and that I would likely inherit my older
brother's reputation as the family mooch.
Perhaps the answer here is something about
swallowing my pride. But I feel like I already
have a bellyful of swallowed pride. I've been
working at shitty customer service jobs for 10
years and so have cleaned toilets, served meals,
and taken orders all the while saying, "Yes,
sir," to dozens of people who have implied I'm an
idiot, called me a bitch or asked me to throw
away their used Kleenex. I've taken loans from my
elderly parents. I have followed up on job
prospect after job prospect and sweetly requested
to be kept in mind in the event of future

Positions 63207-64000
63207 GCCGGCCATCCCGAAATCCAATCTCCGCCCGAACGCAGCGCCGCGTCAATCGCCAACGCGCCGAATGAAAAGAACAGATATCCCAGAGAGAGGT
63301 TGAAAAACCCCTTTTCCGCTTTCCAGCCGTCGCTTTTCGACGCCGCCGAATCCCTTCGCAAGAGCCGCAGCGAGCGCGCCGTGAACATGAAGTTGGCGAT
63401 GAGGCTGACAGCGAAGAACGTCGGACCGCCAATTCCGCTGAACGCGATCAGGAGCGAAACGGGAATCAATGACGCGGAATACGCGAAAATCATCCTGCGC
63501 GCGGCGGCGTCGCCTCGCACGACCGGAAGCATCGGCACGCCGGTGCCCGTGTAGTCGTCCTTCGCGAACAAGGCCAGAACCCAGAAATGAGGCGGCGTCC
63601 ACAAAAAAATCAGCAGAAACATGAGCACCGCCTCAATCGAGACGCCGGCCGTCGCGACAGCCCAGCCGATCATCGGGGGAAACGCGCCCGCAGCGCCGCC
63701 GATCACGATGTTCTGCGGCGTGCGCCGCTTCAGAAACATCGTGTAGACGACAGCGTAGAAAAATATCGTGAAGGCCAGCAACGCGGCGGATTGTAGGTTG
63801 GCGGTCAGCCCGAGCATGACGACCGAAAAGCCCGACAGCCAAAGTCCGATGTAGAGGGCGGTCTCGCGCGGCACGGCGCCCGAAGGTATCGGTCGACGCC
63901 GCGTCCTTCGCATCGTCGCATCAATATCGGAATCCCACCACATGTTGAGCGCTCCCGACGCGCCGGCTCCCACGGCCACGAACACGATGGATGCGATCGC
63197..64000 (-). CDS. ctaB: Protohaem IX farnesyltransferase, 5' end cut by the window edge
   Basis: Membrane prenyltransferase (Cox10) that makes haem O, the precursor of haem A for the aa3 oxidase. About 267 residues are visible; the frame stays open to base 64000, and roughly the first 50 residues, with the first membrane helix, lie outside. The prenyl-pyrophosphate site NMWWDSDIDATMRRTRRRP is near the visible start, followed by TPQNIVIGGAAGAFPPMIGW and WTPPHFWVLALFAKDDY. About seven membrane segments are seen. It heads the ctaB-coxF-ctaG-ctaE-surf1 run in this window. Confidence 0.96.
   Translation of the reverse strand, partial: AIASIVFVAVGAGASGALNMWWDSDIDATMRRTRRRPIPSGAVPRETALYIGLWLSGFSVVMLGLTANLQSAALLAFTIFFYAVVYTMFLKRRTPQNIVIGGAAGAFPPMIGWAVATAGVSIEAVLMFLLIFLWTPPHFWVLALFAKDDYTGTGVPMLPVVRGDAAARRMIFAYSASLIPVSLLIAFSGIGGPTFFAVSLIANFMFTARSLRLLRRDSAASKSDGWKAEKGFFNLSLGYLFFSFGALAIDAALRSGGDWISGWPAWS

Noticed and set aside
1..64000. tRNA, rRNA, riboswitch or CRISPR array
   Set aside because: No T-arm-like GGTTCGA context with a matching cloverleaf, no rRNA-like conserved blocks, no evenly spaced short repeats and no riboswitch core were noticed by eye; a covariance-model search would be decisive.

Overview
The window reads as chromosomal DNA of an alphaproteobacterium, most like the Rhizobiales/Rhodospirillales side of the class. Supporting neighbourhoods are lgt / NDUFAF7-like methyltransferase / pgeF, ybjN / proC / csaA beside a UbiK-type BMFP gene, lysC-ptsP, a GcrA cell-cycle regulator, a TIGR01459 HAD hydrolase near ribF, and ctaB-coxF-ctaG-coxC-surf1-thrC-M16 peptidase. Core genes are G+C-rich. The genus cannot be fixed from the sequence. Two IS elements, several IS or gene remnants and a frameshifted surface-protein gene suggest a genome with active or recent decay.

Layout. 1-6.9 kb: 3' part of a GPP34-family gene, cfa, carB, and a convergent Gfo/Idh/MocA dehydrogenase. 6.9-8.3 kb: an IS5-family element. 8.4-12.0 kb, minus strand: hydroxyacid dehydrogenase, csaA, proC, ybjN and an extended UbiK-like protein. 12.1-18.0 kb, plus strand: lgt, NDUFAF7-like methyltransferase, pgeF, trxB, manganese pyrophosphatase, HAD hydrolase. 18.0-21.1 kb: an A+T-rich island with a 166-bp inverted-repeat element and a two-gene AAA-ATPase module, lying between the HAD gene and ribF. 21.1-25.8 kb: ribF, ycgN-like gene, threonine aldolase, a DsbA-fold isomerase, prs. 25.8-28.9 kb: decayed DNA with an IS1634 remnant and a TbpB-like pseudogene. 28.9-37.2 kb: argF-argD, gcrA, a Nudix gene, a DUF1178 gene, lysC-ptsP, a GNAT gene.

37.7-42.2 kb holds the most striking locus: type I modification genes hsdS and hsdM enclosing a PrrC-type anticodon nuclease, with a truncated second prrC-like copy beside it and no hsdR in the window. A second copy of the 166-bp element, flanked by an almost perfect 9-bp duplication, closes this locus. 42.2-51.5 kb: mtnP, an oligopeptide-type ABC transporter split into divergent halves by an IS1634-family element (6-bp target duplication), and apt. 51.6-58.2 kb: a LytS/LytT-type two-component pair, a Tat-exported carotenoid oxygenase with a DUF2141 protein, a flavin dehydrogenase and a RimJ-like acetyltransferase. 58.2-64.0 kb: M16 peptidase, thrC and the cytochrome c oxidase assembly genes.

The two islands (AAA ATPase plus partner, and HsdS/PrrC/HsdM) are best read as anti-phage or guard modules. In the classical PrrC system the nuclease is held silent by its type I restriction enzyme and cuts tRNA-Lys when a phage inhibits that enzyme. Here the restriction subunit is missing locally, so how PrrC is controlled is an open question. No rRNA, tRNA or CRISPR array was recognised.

openings after having been rejected. My writing
hasn't yielded me a penny. And I have very nearly
taken the check recently offered by that old
My hands are shaking while I type this, I've just
discovered. I really don't know what to do
At an Impasse
Dear Person at an Impasse,
So you stopped going to work.
That's a start.
Now here's what you do: Start blogging on Open
Salon. Just tell your daily story about how you
leave the house every day and don't go to your
job. It'll be a hit, I guarantee it. If you've
got a video camera, even better. We're going to
Why? Because we love a person who has the courage
to do what a lot of us would love to do. So many
of us go through life doing these ridiculous
jobs, but we're too afraid to just stop doing it.
You stopped doing it. So do us the favor of